However, only a year after the purchase by Kloster Cruises, Royal Cruise Line started to lose its identity: in 1990, the ships were flagged out to the Bahamas, and their full Greek crew soon became "international", plenty of Third World nationals (mainly Philippines and East Europeans), less expensive than the Greek ones.
Furthermore due to heavy losses encountred by the ultra-de-luxe branch Royal Viking, some of the first trio of their cruise ships were transferred to Royal Cruise Line, including the brand new Royal Viking Queen in 1995.
The Demise of Royal Cruise Line
The financial fragility of Kloster Cruises was constant in the early nineties, and, in 1995, they were near bankruptcy.
It was rumoured that Carnival was a potential buyer.
In December 1995, Kloster Cruise became Norwegian Cruise Line, and her parent company, Vard A/S, was also renamed NCL Holdings.
A new management team, headed by Kristiam Seim, soon started to refinance the debts and restructure the company.
One of ther first measures was to close Royal Cruise Line, and concentrate all efforts in their core business, NCL.
So, the Crown Odyssey was renamed Norwegian Crown on 30 March, 1996.
However, the ship maintained her long cruise pattern within NCL, sailing in the summer of that year from Dover to the Baltic and Norwegian fjords.
In 1997, NCL announced new itineraries for the Norwegian Crown, with a South American schedule for the 1997-98 winter, and Bermuda cruises from New York in the summer of 1998.
This pattern was repeated the year after with strong public response.
In 1998, NCL Holdings bought Orient Lines, a destination oriented operator founded in 1992 by Gerry Herrod, which operated the Marco Polo.
Expansion plans for the new branch were soon designed and, in April 1999, it was announced that the Norwegian Crown will be transferred to Orient Lines, and renamed Crown Odyssey.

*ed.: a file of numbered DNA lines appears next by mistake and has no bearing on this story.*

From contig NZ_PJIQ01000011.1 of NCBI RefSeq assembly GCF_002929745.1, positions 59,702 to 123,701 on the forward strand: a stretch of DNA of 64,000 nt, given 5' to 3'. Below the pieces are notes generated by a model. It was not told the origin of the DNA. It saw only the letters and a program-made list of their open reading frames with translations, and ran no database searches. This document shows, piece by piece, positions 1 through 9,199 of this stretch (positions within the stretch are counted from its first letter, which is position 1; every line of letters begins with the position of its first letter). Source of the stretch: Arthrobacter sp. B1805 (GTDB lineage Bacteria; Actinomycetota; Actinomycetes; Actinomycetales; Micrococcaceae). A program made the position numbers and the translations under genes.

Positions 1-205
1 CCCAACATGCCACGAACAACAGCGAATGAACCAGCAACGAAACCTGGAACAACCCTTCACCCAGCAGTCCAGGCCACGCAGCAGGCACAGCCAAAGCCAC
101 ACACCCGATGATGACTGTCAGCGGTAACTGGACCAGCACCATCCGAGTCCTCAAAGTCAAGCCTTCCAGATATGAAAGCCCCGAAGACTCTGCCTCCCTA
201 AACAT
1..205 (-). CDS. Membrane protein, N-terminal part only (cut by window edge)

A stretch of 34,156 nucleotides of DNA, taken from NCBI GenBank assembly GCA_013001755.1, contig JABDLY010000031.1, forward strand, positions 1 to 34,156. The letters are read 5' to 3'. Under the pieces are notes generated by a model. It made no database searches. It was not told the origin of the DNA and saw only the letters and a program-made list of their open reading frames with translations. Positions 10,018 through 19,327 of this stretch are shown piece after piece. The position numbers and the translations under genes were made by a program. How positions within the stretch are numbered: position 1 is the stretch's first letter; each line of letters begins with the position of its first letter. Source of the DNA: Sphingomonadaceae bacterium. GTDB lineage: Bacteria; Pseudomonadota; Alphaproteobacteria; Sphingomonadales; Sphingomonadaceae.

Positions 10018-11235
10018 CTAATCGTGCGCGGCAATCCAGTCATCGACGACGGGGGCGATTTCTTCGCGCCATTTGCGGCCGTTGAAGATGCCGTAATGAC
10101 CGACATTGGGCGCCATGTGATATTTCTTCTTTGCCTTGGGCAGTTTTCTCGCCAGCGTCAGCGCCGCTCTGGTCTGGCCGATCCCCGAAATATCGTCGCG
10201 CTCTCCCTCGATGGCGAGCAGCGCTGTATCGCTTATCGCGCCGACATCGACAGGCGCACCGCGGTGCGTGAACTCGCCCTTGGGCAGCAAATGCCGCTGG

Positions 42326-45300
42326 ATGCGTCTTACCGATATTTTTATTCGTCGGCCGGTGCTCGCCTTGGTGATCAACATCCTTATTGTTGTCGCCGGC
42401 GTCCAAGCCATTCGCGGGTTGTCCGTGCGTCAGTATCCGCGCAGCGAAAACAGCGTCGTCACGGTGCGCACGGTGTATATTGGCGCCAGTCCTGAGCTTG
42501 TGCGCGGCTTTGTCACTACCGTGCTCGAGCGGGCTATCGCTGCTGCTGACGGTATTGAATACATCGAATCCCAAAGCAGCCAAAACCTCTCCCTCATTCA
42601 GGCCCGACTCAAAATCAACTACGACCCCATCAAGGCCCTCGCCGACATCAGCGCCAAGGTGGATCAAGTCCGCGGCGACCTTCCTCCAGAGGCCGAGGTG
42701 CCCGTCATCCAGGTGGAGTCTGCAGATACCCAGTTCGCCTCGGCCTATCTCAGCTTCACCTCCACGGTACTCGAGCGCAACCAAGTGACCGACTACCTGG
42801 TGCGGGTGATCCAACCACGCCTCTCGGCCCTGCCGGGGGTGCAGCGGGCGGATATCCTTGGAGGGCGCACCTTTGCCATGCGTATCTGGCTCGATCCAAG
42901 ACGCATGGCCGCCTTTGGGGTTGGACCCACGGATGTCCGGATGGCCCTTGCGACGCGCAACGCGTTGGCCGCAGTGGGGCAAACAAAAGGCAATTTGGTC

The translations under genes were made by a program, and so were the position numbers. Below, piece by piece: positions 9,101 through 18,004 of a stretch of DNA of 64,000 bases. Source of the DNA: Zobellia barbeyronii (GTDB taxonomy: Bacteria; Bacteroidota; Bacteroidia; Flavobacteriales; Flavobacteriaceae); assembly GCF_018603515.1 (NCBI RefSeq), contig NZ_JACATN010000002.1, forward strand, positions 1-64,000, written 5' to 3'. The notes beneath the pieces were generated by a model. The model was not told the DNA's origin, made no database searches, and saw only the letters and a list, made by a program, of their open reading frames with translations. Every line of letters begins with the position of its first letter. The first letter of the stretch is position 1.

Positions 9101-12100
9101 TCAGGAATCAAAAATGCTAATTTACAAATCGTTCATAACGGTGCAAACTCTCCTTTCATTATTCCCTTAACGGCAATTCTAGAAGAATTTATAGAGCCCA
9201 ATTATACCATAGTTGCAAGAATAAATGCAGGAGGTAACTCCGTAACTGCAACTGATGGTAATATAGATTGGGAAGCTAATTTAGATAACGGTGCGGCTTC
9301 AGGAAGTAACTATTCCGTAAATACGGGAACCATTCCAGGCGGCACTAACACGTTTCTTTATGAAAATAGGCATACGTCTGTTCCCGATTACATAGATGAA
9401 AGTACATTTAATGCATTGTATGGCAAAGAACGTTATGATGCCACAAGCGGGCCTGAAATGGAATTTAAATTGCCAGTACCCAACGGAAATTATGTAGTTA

She was delivered on 13 April 2000 in San Juan, after her South American season, and then she sailed to Malta for a complete refit.
Later, she was christened Crown Odyssey again in Istanbul by Lady June Hilary, and began on that day her first voyage under Orient Line colours, a Mediterranean cruise which ended in Barcelona.
Throughtout the 2000 summer season she sailed between these two beautiful cities, in direct competition with the Grand Princess.
In the 2001 summer season, this pattern will be repeated, with the Millennium and the brand new Golden Princess as strong rivals.
The External Design of the Crown Odyssey
My first impression upon seeing Crown Odyssey was negative.
She is a ship with a very low length/breadth relation (5,5) and this fact means a disproportionate height profile, which is also build up.
This was only the second cruise ship delivered by Jos L. Meyer shipyard, which had previously delivered a lot of ugly car ferries, and the Crown Odyssey exudes this.